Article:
• Number of participants: A conversion can take place with multiple participants. A talk given to three people is a single act of socialization. If this is modelled as three different relations between speaker and listener, it is meant that three different contacts with three different acts of socialization exist.
  • Direction of conversion: A discussion, a brainstorming meeting or a personal suggestion of one of the participants implicates a multitude of knowledge flows. These are not directed. Every participant can be either sender or receiver. Otherwise the acts of socialization had to be represented on the level of single sentences. Such a degree of detail is not efficient and no real gain of information. Therefore a representation of expressions of knowledge flows is necessary, where the participants can be sender, receiver or both.

The conversion is represented as a node, with that all participants (knowledge or information objects) are linked. These relations are directed and show the status of the element as sender or receiver. The line style shows the frequency of participation while the completeness of the conversion is represented by the shape of the node symbol. The following figure 4 shows the defined edges and their properties.

Figure 4: Representation of Knowledge Conversion and Objects

5.3 Practical Example

This paragraph describes the modelling of knowledge-intensive business processes with KMDL using a real world example. It consists of capturing processes in an international operating (small and medium sized enterprise) software company. The company's software development is based on standard products which can be adapted to customer requirements.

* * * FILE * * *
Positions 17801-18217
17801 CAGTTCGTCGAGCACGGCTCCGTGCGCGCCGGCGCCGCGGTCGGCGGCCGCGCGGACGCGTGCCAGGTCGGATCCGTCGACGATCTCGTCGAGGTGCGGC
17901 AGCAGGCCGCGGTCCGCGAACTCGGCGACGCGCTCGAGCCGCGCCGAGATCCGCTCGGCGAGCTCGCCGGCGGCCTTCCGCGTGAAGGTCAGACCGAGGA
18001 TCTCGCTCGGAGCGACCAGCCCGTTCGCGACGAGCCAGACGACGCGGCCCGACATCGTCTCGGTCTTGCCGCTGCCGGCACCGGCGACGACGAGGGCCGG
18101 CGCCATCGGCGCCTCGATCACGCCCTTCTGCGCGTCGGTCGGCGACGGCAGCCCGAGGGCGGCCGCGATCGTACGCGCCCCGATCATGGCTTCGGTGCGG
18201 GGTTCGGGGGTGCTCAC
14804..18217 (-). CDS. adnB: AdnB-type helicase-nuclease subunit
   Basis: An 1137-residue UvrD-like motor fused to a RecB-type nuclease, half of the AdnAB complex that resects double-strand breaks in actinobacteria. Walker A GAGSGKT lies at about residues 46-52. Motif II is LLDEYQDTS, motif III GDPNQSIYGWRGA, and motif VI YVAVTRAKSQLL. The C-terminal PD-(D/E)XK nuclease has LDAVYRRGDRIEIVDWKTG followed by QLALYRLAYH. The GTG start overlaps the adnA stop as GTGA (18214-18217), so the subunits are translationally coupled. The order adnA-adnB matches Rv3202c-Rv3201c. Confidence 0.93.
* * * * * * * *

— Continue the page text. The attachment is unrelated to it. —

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While using the software or when introducing a new software component the customer sometimes recognizes new requirements accordingly to the product. The company verifies these requirements. One possibility would be to realize these requirements as a customer specific feature of the software system. This is usually done when the new feature is specific to the customer's demands. When the company realizes that the solution is not customer specific and is demanded by several companies the requirements could be realized as a new feature in a new release of the software system or as an add on for the existing one. It could also be possible that the company is not interested in supporting the customer and does not realize the required features.